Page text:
Tag Archives: Charles Taylor

Whither beauty, goodness, and truth in the modern American church?


The following argues that the re-integration of the spiritual and the material/social is the deepest task of both the faith & work movement today and the Christian Study Center (CSC) movement. I wrote it in 2016, after the national meeting of the Consortium of Christian Study Centers–hosted that year at Wheaton College.

The early church, per Robert Louis Wilken, Darrel Amundsen, C S Lewis, and many others, understood truth, beauty, and goodness to be intrinsic, inarguable, and universal goods (that is, to be secured for all people, as God wants all people to have them), as had the classical world before them. And drawing on the Christian understanding of the material world as intrinsically good (which the Pagan philosophers did not share), the early Christians were also able to add to these three values a fourth, bodily health and well-being—a value so vividly supported by the Incarnate Christ’s healing activity on earth.

The church then proceeded to say (again, per Wilken) that, while these four things are intrinsically and universally good, none of them provides, of itself (nor even do all four taken together), a suitable telos for humanity—and that indeed any of them become life-destroying idols when pursued in and of themselves, without the transcendent referent: the universal call to love and serve God. (This is the burden of Augustine’s theological discussion of uti love and frui love–that is, the loving of things that are not ultimate, and the loving of the ultimate, which is God–and it is also the burden of Boethius’s Consolation of Philosophy.)

The early Christians responded to this transcendent referent by identifying three “theological virtues” – faith, hope, and love, which they added to the four classical (“cardinal”) virtues of prudence, courage, temperance, and justice.

The new Christian value of the good of bodily health, along with the Christianized classical values of truth, beauty, and goodness, each informed and amplified through the transcendent referent, and pursued with the help of all seven virtues, birthed in the Christian medieval West the institutions of the hospital, the university, the cathedral and liturgical art and architecture, and the ethical systems of the scholastics that would lay important foundations for modern jurisprudence.[1] This was the origin of huge swathes of the culture and the vocational arenas of today’s world.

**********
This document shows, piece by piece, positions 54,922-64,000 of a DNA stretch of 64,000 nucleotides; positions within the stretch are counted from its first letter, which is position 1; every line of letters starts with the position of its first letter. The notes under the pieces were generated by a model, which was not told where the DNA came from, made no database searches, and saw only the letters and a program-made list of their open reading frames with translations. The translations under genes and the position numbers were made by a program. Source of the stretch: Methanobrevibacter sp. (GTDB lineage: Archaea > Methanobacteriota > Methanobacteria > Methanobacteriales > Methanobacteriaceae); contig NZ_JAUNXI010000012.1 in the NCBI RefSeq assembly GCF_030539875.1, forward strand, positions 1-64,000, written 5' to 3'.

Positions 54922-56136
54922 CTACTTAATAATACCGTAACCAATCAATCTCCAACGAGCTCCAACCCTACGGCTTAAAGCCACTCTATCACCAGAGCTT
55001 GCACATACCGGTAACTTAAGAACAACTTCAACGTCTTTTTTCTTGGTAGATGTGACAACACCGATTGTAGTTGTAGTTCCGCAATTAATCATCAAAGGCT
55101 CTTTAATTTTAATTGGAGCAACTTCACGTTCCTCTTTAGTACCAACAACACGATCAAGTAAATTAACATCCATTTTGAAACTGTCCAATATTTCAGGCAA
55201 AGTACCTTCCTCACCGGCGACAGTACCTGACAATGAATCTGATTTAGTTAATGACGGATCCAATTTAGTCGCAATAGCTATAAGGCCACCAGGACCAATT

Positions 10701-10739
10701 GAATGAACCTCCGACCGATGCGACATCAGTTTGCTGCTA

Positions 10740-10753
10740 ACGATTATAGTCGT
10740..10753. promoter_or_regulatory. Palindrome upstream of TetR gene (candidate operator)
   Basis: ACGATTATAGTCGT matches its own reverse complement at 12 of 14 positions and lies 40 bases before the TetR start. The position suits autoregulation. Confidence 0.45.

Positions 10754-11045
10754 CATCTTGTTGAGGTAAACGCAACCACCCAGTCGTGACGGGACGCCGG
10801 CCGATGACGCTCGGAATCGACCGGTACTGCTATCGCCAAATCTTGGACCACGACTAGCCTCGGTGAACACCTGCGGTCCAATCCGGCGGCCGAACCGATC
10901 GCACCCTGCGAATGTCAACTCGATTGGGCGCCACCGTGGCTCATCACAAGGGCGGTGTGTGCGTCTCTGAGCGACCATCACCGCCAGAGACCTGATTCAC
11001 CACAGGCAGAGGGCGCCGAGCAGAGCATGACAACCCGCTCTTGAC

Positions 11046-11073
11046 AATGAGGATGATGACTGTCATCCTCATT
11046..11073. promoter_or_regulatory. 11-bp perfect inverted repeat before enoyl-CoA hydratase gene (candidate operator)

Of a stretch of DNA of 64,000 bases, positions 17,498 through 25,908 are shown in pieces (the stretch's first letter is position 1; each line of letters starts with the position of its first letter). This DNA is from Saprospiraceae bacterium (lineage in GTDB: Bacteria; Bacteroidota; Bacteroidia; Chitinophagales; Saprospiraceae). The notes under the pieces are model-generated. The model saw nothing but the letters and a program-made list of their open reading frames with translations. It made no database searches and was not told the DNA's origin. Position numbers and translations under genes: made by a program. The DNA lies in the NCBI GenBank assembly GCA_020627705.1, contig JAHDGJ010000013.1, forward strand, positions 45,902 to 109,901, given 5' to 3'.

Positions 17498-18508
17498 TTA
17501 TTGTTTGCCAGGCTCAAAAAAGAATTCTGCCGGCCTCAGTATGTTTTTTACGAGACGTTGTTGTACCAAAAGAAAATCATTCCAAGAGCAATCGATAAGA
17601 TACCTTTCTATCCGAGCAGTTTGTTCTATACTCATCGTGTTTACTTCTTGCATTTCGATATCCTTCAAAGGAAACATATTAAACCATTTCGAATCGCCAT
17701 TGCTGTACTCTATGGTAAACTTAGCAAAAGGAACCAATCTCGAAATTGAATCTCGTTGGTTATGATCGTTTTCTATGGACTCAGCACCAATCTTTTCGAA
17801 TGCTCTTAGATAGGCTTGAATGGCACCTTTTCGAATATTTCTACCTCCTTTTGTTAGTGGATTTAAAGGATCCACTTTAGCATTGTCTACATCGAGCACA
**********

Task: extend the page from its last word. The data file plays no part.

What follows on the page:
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Five themes in Christian humanism (II)


This Mob Quad group of buildings in Merton College, Oxford was constructed in three phases and concluded in c. 1378; Wikipedia, public domain

Here is the third of the five potential “dyad topics” for the projected seminar on Christian humanism (again, WordPress can’t handle the auto-numbering in Word docs. Sigh) Continued from part I:

  1. Faith and reason
    1. Reason and the image of God in humanity
    1. The role of reason in the carrying out of the creation mandate (for human flourishing)
    1. Illumination and education in early Christian soteriological understanding
    1. The pendulum of claims for reason
      1. Tertullian vs. Clement on the value of philosophy
      1. Seminal Logos understanding
      1. Augustine, reason and its limitations; the autonomy of scientific knowledge and the critique of bad Christian scientific reasoning
      1. Anselm, “faith seeking reason” – modest claim
      1. Aquinas – moderate claim
      1. Late scholasticism – reason maximized, atrophied, and arrogant – seeking to bring all knowledge under reason’s command
      1. The nominalist critique
      1. The renaissance humanist critique